Consistency. It’s a deceptively simple concept, and it’s extremely important to successful branding. Consistency should permeate all areas of your brand across all its platforms, both customer facing and internal. And it’s not just about graphic design elements like your logo and fonts and colors; it’s also about written elements, including your brand voice and even the way you apply spelling, punctuation, and grammar. The latter is where creating a writing style guide for your brand comes in.
Creating a writing style guide for your brand takes a little effort up front, but it saves everyone a lot of trouble in the long run. It not only helps ensure consistency in all your copy and content, it also reduces common writing errors that undermine your brand’s trustworthiness and eliminates wondering and debates on how things should be written.
To help you get something in place, below are some of the basic things to address when creating a writing style guide for your brand.
Pick a Reference Style Guide
Obviously, you’re not going to sit around coming up with rules about how to write anything and everything anyone might have to write at some point. Most brands pick one of the existing major style guides as the foundation of their own. These style guides can be referenced for countless rules on how to uniformly tackle specific spelling, punctuation, and grammar questions.
Common Points to Address in Your Brand’s Style Guide
Here are some elements of creating a writing style guide for your brand that are important enough or that come up often enough to make them worth specifically addressing. While this isn’t an exhaustive list, all of these things should definitely be standardized for all your brand copy and content.
- How your brand name is written (which letters are capitalized, where there are spaces, etc.); for example, our agency name is written CREATE180 Design
- How your tag line is written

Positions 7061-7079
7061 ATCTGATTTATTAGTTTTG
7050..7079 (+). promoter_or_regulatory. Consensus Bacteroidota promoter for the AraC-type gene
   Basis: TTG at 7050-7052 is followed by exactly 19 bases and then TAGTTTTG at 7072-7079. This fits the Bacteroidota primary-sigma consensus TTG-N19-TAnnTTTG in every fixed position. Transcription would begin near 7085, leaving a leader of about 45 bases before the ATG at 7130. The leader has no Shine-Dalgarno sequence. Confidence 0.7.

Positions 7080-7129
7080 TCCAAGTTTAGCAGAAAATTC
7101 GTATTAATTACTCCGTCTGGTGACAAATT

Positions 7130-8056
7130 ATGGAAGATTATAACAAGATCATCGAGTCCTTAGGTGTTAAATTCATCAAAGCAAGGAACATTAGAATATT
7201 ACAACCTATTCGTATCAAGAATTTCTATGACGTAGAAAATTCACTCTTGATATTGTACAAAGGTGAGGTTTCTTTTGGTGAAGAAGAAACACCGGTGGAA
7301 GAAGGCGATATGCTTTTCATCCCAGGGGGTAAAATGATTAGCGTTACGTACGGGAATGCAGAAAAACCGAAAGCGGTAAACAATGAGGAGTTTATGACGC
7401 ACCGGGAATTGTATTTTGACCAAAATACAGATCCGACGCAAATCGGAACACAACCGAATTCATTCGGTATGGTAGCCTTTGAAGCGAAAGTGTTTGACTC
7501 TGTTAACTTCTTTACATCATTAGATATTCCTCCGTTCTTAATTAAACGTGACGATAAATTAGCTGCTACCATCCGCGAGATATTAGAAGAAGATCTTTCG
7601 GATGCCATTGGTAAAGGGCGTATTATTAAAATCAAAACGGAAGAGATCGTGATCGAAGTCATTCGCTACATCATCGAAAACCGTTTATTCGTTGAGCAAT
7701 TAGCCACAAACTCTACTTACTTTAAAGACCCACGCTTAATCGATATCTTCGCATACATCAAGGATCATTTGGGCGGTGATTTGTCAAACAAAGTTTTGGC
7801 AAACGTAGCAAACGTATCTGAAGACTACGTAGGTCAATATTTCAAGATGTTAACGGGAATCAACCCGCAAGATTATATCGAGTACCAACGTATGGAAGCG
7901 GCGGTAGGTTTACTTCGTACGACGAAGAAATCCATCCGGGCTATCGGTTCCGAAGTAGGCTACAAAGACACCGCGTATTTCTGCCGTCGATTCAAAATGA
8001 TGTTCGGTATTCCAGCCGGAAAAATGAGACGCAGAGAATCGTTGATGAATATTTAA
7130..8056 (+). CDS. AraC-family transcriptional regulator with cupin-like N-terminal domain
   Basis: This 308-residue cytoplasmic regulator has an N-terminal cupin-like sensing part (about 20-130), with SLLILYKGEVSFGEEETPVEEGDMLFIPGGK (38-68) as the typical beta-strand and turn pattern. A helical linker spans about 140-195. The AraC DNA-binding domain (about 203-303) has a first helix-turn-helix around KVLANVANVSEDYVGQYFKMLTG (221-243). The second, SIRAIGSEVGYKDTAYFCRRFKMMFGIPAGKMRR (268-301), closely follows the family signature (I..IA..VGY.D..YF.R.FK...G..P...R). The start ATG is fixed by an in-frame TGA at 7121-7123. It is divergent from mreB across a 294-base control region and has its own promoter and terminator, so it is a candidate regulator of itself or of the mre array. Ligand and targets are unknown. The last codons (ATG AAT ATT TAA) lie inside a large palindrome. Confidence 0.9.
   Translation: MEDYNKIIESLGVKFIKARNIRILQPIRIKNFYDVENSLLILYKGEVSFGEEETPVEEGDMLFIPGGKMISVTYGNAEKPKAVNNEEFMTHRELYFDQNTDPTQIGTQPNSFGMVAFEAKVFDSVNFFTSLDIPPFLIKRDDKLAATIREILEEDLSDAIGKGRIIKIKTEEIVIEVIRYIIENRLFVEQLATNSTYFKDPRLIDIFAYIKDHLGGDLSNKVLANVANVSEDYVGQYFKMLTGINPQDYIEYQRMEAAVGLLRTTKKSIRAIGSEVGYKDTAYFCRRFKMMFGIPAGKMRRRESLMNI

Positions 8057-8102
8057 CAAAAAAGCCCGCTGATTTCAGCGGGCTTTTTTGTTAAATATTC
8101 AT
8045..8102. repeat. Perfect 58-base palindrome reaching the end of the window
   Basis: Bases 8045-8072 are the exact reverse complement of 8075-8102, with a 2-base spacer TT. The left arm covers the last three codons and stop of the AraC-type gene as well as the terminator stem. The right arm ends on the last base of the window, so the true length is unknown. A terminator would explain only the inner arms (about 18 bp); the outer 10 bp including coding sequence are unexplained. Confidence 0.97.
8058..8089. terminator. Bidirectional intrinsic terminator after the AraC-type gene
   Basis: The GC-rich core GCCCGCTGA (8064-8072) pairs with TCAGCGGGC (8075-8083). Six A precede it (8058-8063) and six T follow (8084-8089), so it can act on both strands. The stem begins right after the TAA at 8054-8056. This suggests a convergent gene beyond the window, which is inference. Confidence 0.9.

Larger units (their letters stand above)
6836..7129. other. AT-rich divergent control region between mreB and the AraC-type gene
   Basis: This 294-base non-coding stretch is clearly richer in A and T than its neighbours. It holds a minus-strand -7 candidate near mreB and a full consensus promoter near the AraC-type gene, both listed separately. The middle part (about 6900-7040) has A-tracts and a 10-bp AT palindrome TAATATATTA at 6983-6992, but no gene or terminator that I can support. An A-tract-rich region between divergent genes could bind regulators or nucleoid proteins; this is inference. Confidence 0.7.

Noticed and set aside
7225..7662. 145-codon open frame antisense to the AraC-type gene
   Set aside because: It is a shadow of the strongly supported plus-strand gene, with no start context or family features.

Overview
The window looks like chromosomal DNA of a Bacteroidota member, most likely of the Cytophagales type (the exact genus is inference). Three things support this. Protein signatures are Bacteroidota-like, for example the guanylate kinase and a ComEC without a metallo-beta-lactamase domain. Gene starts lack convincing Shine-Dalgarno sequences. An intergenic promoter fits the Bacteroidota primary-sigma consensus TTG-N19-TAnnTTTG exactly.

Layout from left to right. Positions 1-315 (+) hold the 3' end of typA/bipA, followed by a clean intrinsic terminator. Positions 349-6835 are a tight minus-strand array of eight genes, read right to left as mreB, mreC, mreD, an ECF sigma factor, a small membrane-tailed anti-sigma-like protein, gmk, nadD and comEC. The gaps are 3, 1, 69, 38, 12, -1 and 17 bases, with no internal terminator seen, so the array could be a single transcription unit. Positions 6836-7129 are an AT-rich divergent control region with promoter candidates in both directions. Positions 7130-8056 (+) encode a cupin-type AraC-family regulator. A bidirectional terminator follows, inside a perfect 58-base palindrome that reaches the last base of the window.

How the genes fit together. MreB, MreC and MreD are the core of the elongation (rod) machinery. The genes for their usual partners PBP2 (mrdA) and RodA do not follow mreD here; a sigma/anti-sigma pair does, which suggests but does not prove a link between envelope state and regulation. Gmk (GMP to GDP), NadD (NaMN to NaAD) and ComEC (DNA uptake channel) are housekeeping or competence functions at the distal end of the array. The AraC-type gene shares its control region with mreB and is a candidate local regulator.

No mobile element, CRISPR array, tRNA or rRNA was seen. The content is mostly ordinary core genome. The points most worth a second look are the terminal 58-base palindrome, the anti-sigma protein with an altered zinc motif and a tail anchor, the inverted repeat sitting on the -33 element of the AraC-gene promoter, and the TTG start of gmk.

- How your product or service names are written
- Some guidance on the overall tone you want to strike
- Some guidance on how informal or formal your communications read; there may be differences for different platforms (for example, it’s common for many brands to sound more informal on social media)
- Character count maximums for copy like email subject lines and pre-headers, blog post titles, and other fields where copy gets cut off
- How to capitalize in titles and headlines; for example, address capitalizing prepositions (e.g., you could make a rule about capitalizing all words with a minimum of four letters)
- Whether or not you use a serial comma (also known as an Oxford comma)
- Whether you use periods in abbreviations (for example, OK versus O.K., AKA versus A.K.A., PS versus P.S.)
- How you write times; for example, whether or not to put periods in am and pm, and whether it’s just 10 or 10:00
- How you write dates; for example, spelling it out versus numerals with slashes
- How you write cities and states (e.g., Orlando, Florida versus Orlando, FL)
- How phone numbers are formatted
- What type of dash to use (em dash: – or en dash: -) and whether it has spaces around it
- Whether you hyphenate words like email/e-mail and ecommerce/e-commerce
- How hashtags are capitalized (standalone and when they’re incorporated as part of a sentence)